Ide in a new trial because it obtained a verdict within five years of the date upon which it filed its original claim. See, Brann & Stuart Co. v. Consolidated Sun Ray, Inc., 433 Pa. 574, 253 A.2d 105 (1969). I believe, however, that the majority erroneously reversed the lower court order which granted Ide a new trial. It is well established that an order granting a new trial will not be reversed on appeal absent a palpable abuse of discretion or error of law on the part of the court below. Ditz v. Marshall, 259 Pa. Super. 31, 393 A.2d 701 (1978); Hussey v. May Department Stores, 238 Pa. Super. 431, 357 A.2d 635 (1976); Holmes v. Waters, 235 Pa. Super. 180, 340 A.2d 474 (1975). No such error of law or abuse of discretion was shown in the instant case. Therefore, I would affirm the order of the trial court.

In the case at bar, Fisher sought to recover for labor and materials it provided to Ide under a contract which had not been fully performed. In its complaint, Fisher neglected to provide an itemized statement of these articles and the payment to which it was entitled for each. Ide complained about this lack of specificity in its preliminary objections, answer, pre-trial conference memorandum, and in its exceptions following the verdict in favor of Fisher. The Mechanics' Lien Law clearly gave Ide the right to demand that Fisher file a complaint containing a more detailed list of items provided under the contract and the compensation due for each item.

Under the Mechanics' Lien Law, a complaint that contains a general statement of labor and materials provided under a contract is only permissible where a contractor seeks to recover a sum of money established by a contract. Act of August 24, 1963, P.L. 1175, Art. V, § 503, 49 P.S. § 1503(5). In such a case, the contract, itself, can be referred to for a list of labor and materials provided and the amount of money to which the contractor is entitled. In the instant case, however, the contract could not be relied upon to provide this information. Additionally, Fisher was not attempting to recover a sum that had been established by the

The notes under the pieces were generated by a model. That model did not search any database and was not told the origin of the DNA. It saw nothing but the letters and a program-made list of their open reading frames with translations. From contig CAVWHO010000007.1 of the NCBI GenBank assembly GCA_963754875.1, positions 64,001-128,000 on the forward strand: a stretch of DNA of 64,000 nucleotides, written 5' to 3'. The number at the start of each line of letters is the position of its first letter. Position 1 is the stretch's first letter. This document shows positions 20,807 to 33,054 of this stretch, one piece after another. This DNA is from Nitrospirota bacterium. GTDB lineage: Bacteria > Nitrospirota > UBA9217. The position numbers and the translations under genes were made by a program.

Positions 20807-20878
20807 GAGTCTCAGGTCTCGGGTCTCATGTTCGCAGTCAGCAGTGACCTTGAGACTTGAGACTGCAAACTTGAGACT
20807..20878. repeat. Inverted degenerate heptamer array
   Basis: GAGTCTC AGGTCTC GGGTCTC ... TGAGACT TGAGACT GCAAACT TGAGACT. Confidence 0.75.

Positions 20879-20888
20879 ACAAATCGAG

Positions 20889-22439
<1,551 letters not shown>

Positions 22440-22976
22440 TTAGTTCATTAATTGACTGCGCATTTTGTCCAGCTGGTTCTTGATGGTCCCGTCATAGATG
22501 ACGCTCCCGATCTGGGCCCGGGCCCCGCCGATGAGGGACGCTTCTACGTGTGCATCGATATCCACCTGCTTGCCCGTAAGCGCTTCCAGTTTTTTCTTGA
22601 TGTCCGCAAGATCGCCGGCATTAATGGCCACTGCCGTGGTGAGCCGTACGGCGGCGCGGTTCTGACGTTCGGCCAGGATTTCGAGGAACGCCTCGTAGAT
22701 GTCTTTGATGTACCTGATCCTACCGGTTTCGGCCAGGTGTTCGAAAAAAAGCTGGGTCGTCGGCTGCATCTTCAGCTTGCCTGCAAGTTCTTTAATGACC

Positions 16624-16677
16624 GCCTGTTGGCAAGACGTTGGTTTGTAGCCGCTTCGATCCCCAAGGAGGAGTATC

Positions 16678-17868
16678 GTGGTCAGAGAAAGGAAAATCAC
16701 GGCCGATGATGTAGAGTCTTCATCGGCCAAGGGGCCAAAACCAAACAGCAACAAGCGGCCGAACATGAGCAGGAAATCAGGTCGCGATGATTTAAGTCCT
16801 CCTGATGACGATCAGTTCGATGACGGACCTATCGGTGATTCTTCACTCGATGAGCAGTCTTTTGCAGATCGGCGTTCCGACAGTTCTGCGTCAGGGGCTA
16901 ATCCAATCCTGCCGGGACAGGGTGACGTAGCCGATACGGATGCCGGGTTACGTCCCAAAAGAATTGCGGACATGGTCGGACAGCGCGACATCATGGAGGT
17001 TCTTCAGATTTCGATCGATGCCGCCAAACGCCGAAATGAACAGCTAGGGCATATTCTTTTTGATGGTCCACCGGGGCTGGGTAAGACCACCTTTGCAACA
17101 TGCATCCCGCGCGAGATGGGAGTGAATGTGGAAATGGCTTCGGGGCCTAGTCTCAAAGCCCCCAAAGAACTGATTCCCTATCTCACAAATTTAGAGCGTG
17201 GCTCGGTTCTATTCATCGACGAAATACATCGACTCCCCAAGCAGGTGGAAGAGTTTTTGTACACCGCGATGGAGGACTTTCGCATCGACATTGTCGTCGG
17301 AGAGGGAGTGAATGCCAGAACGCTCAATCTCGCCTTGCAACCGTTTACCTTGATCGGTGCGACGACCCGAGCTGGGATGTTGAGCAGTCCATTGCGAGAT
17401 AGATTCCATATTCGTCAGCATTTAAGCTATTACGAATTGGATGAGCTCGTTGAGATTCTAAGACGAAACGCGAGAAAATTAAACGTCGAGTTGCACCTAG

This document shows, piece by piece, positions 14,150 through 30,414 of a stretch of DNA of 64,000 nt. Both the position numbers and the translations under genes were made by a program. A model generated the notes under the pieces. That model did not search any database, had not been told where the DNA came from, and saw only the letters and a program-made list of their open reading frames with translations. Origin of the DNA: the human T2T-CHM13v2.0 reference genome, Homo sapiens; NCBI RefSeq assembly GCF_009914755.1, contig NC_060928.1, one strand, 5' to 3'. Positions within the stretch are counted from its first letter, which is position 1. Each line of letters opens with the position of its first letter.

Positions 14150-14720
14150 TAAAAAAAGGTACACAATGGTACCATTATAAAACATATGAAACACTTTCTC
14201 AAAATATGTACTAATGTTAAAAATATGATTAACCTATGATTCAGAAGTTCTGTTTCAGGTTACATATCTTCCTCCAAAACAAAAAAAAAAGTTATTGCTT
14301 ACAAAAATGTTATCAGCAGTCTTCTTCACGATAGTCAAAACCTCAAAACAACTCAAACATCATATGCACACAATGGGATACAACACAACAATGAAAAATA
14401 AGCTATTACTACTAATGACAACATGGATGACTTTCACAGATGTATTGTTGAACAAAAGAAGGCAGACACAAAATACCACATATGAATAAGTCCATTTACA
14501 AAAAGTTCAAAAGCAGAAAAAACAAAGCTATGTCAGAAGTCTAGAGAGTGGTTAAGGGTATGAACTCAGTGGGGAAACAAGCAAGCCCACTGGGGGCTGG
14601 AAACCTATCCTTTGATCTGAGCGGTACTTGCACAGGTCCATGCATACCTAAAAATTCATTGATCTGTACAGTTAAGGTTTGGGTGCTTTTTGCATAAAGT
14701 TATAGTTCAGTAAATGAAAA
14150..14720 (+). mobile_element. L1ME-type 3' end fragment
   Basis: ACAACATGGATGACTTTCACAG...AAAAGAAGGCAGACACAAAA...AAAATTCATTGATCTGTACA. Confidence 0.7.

[ 305 Pa. Super. Page 560]

    contract it entered into with Ide. Thus, the Mechanics' Lien Law explicitly required that Fisher's complaint "set forth a detailed statement of the labor or materials provided, or both, and the prices charged for each . . . ." Id. § 1503(6). I disagree with the Majority's assertion that such a detailed statement was not required in the present case merely because Fisher's claim was filed under a contract. If no contract existed, Fisher would not have the right to file a mechanics' lien in the first instance. See, Murray v. Zemon, 402 Pa. 354, 167 A.2d 253 (1961).

Moreover, I agree with the lower court's conclusion that, since Fisher was attempting to recover for goods and services it provided under an uncompleted contract, the nature of its claim was in quantum meruit rather than on the contract. It is well established that a complaint based on a contract to pay a fixed price is insufficient where a party attempts to recover in quantum meruit. John Conti Co. v. Donovan, 358 Pa. 566, 57 A.2d 872 (1958); Nuebling v. Borough of Topton, 323 Pa. 154, 185 A. 725 (1936). I fail to discern any abuse of discretion or error of law in the instant case which requires this court to reverse the trial court's order granting Ide a new trial. Compare, Hornak v. Pittsburgh Railways Co., 433 Pa. 169, 249 A.2d 312 (1969). I therefore dissent.

19821015